Corrective Action Steps and "Milestones"

The Corrective Action Process can be broken down into steps, also known as "milestones," through which a project progresses toward a final cleanup action or remedy. Please see the RCRA Corrective Action Steps and Milestones figure below.

Corrective action steps may include:

  • Preliminary Review of pertinent, existing information.
  • Visual Site Inspection to verify preliminary information about the site and develop sampling strategy, if needed.
  • Sampling Visit to gather limited field data, if necessary.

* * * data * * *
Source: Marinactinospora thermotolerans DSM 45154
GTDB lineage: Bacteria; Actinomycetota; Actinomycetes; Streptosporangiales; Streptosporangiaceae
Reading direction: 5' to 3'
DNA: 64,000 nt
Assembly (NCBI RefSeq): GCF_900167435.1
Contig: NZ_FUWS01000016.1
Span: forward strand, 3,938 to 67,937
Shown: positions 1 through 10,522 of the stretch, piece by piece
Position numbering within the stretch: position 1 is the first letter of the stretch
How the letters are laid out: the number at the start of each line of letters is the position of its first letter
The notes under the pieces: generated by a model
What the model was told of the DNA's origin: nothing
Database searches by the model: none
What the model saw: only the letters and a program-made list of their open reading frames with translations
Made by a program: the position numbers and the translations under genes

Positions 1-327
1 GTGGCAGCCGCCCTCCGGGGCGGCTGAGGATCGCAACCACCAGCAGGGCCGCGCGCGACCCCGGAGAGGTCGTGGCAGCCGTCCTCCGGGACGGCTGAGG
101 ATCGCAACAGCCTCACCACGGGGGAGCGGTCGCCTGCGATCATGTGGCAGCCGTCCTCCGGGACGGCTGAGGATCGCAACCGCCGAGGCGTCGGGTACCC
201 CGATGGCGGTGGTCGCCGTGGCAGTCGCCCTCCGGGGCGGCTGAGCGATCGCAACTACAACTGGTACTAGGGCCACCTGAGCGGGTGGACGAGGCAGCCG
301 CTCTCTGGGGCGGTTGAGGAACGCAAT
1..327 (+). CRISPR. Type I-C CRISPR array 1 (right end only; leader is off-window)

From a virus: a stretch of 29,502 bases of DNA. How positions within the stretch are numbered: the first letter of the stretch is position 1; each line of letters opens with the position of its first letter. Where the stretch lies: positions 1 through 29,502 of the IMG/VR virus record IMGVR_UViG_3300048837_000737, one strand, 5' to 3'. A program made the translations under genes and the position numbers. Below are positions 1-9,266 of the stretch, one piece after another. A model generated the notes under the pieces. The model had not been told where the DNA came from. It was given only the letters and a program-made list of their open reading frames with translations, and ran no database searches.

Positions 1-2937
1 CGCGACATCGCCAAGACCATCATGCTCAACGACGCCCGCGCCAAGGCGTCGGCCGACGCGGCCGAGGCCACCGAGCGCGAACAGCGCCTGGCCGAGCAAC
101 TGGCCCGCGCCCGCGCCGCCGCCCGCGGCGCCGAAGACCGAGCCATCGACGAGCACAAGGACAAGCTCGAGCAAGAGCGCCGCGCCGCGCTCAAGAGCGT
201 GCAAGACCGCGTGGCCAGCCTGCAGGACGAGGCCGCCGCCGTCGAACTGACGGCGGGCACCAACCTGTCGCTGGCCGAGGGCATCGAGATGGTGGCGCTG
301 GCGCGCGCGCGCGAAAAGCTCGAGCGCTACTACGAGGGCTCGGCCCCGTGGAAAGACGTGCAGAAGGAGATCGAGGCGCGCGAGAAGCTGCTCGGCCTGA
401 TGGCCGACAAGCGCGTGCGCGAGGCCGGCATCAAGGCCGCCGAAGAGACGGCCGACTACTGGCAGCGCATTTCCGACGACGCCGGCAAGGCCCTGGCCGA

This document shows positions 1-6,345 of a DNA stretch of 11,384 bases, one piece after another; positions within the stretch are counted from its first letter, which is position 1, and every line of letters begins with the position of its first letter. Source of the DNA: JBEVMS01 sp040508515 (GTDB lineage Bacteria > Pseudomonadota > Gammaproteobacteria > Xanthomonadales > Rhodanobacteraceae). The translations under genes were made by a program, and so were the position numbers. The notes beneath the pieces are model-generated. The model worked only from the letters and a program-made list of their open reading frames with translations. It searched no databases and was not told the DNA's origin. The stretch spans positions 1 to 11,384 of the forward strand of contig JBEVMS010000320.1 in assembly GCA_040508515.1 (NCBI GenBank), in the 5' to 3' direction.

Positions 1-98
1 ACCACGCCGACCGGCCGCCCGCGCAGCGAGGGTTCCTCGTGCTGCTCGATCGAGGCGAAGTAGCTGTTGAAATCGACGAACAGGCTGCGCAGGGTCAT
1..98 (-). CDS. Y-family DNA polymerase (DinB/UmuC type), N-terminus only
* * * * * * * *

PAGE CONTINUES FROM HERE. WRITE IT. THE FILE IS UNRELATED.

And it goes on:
• RCRA Facility Assessment (RFA)A detailed, preliminary site assessment of a treatment, storage, and disposal facility that may be required to undergo some form of corrective action under RCRA. The first step in the corrective action process, an investigation to determine whether or not potential substances or other constituents of concern exist in soils or groundwater at or near a facility. A lead agency, such as DTSC, gathers information about potential chemical releases relative to chemical usage, storage and treatment at the site. to document areas that may be contaminated and to identify constituents of concern. The RFA was submitted to DTSC in August 1987. The RFA is available on the RFA page of the Document Library.